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<title>About SQLite</title>

<h1 align=center>About SQLite</h1>

<table align="right" border="1" cellpadding="10" hspace="20" cellspacing="0">
<b>See Also...</b>
<li> <a href="index.html">Home</a> </li>
<li> <a href="features.html">Features</a> </li>
<li> <a href="whentouse.html">When to use SQLite</a> </li>
<li> <a href="faq.html">Frequently Asked Questions</a> </li>
<li> <a href="famous.html">Well-known Users</a> </li>
<li> <a href="chronology.html">Prior Releases</a>
<li> <a href="quickstart.html">Getting Started</a> </li>
<li> <a href="lang.html">SQL Syntax</a>
<li> <a href="pragma.html#toc">Pragmas</a>
<li> <a href="lang_corefunc.html">SQL functions</a>
<li> <a href="lang_datefunc.html">Date &amp; time functions</a>
<li> <a href="lang_aggfunc.html">Aggregate functions</a>
<li> <a href="c3ref/intro.html">C/C++ Interface Spec</a>
<li> <a href="cintro.html">Introduction</a>
<li> <a href="c3ref/funclist.html">List of C-language APIs</a>
<li> <a href="tclsqlite.html">The TCL Interface Spec</a>
<li> <a href="">Commit History</a> </li>
<li> <a href="">Report a Bug</a> </li>
<li> <a href="news.html">News</a> </li>
<li> <a href="sitemap.html">Sitemap</a> </li>

<p>SQLite is an in-process library that implements a
<a href="selfcontained.html">self-contained</a>, 
<a href="serverless.html">serverless</a>,
<a href="zeroconf.html">zero-configuration</a>,
<a href="transactional.html">transactional</a>
SQL database engine.
The code for SQLite is in the
<a href="copyright.html">public domain</a> and is thus free for
use for any purpose, commercial or private.
SQLite is the [most widely deployed] database in the world
with more applications than we can
count, including several <a href="famous.html">high-profile projects.</a></p>

<p>SQLite is an embedded SQL database engine.
Unlike most other SQL databases, SQLite does not have a separate
server process.  SQLite reads and writes directly to ordinary disk
files.  A complete SQL database with multiple tables, indices,
triggers, and views, is contained in a single disk file.
The database [file format] is cross-platform - you can freely copy a database
between 32-bit and 64-bit systems or between 
[ | big-endian] and
[ | little-endian]
architectures.  These features make SQLite a popular choice as
an [Application File Format].
Think of SQLite not as a replacement for 
[|Oracle] but
as a replacement for [|fopen()]</p>

<p>SQLite is a compact library.
With all features enabled, the [library size] can be less than 500KiB,
depending on the target platform and compiler optimization settings.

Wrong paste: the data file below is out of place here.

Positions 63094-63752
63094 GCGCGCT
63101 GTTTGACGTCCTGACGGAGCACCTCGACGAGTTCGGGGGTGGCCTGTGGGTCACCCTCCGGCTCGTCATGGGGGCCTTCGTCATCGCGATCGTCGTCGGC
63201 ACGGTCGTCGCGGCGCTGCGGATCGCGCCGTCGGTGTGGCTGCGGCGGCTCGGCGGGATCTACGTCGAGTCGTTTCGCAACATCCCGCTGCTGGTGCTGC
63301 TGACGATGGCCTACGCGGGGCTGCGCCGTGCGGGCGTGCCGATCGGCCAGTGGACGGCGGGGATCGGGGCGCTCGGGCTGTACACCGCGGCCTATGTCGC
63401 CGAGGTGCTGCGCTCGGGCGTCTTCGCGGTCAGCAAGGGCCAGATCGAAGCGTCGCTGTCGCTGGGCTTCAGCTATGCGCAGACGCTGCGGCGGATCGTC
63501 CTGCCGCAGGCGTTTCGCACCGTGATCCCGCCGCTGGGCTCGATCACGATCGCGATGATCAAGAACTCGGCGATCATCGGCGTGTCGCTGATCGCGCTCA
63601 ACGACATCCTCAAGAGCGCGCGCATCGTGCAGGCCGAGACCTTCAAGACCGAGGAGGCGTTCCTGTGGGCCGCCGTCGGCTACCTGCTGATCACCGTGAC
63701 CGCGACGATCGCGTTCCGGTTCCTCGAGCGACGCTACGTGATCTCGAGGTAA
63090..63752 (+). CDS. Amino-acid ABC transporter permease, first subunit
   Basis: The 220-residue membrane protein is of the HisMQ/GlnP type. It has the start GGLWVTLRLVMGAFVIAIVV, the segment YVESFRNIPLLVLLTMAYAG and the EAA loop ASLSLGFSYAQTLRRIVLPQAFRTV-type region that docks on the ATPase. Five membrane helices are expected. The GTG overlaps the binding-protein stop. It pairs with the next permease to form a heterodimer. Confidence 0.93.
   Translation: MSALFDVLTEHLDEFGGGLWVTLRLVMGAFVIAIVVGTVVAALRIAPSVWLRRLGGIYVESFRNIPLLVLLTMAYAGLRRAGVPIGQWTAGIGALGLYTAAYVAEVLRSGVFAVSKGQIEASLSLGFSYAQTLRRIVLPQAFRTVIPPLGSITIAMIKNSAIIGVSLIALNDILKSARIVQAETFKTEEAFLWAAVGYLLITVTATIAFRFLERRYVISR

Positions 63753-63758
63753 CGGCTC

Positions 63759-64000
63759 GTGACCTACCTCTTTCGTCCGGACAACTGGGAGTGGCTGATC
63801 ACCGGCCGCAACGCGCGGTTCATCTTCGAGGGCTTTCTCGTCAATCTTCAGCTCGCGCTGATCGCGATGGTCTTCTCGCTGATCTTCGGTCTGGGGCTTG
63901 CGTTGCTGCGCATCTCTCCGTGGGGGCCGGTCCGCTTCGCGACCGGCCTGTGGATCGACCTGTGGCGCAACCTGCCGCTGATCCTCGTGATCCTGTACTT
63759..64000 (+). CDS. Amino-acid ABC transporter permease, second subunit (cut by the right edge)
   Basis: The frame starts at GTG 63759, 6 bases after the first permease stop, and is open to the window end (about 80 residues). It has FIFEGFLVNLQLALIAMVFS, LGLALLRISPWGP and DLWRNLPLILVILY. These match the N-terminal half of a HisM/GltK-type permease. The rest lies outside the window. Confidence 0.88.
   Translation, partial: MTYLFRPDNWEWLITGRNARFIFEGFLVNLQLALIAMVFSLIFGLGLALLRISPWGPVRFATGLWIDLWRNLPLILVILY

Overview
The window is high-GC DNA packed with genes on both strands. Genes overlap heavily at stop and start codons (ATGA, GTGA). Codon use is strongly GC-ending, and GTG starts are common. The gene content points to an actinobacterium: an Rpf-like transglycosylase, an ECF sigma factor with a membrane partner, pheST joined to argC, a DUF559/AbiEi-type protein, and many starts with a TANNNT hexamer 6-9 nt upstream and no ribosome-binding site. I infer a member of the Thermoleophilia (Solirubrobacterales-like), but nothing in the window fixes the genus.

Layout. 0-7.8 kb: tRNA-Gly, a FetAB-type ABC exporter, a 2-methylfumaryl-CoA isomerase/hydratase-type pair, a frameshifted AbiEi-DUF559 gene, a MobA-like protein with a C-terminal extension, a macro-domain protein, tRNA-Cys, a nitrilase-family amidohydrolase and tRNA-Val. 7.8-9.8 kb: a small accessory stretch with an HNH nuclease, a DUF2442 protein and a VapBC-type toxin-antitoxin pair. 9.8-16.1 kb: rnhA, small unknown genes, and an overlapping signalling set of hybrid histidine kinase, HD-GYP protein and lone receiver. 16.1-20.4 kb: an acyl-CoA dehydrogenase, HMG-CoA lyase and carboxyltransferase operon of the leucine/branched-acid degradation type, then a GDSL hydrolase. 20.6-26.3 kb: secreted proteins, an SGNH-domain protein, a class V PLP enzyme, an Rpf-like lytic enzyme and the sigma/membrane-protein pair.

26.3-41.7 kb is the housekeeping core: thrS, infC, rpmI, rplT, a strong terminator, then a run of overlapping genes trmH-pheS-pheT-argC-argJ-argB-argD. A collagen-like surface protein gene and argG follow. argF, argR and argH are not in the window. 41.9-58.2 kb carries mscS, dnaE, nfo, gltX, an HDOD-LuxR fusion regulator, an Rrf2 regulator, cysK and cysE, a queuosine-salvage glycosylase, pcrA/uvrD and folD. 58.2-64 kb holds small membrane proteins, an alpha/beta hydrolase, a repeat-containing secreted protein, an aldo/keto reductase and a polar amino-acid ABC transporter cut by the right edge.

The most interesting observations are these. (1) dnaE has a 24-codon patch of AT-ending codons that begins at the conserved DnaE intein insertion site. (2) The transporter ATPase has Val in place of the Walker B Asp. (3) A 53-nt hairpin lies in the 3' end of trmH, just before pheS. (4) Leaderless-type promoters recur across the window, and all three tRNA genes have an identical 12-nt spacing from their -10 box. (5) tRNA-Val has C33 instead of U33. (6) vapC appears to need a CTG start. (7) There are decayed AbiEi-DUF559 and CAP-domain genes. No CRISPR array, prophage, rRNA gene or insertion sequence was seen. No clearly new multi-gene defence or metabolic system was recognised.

(64-bit code is larger.  And some compiler optimizations
such as aggressive function inlining and loop unrolling can cause the
object code to be much larger.)  If optional features are omitted, the
size of the SQLite library can be reduced below 300KiB.  SQLite can also
be made to run in minimal stack space (4KiB) and
very little heap (100KiB), making SQLite a popular database engine 
choice on memory constrained gadgets such as cellphones, PDAs, and MP3 players.
There is a tradeoff between memory usage and speed.  
SQLite generally runs faster the more memory
you give it.  Nevertheless, performance is usually quite good even
in low-memory environments.</p>

<p>SQLite is 
<a href="testing.html">very carefully tested</a> prior to every
release and has a reputation for being very reliable.
Most of the SQLite source code is devoted purely to testing and
verification.  An automated test suite runs millions and millions of
test cases involving hundreds of millions of individual SQL statements
and achieves [test coverage | 100% branch test coverage].  
SQLite responds gracefully to memory
allocation failures and disk I/O errors.  Transactions are
even if interrupted by system crashes or power failures.  
All of this is verified by
the automated tests using special test harnesses which simulate 
system failures.
Of course, even with all this testing, there are still bugs.
But unlike some similar projects (especially commercial competitors)
SQLite is open and honest about all bugs and provides
<a href="">bugs lists</a> and
minute-by-minute <a href="">
chronologies</a> of bug reports and code changes.</p>

<p>The SQLite code base is supported by an
<a href="crew.html">international team</a> of developers who work on
SQLite full-time.
The developers continue to expand the capabilities of SQLite
and enhance its reliability and performance while maintaining
backwards compatibility with the 
<a href="c3ref/intro.html">published interface spec</a>,
<a href="lang.html">SQL syntax</a>, and database [file format].
The source code is absolutely free to anybody who wants it,
but [professional support] is also available.</p>

<p>The SQLite project was started on 
The future is always hard to predict, but the intent of the developers
is to support SQLite through the year 2050.  Design decisions are made
with that objective in mind.</p>

<p>We the developers hope that you find SQLite useful and we
charge you to use it well: to make good and beautiful products that
are fast, reliable, and simple to use.  Seek forgiveness for yourself
as you forgive others.  And just as you have received SQLite for free,
so also freely give, paying the debt forward.</p>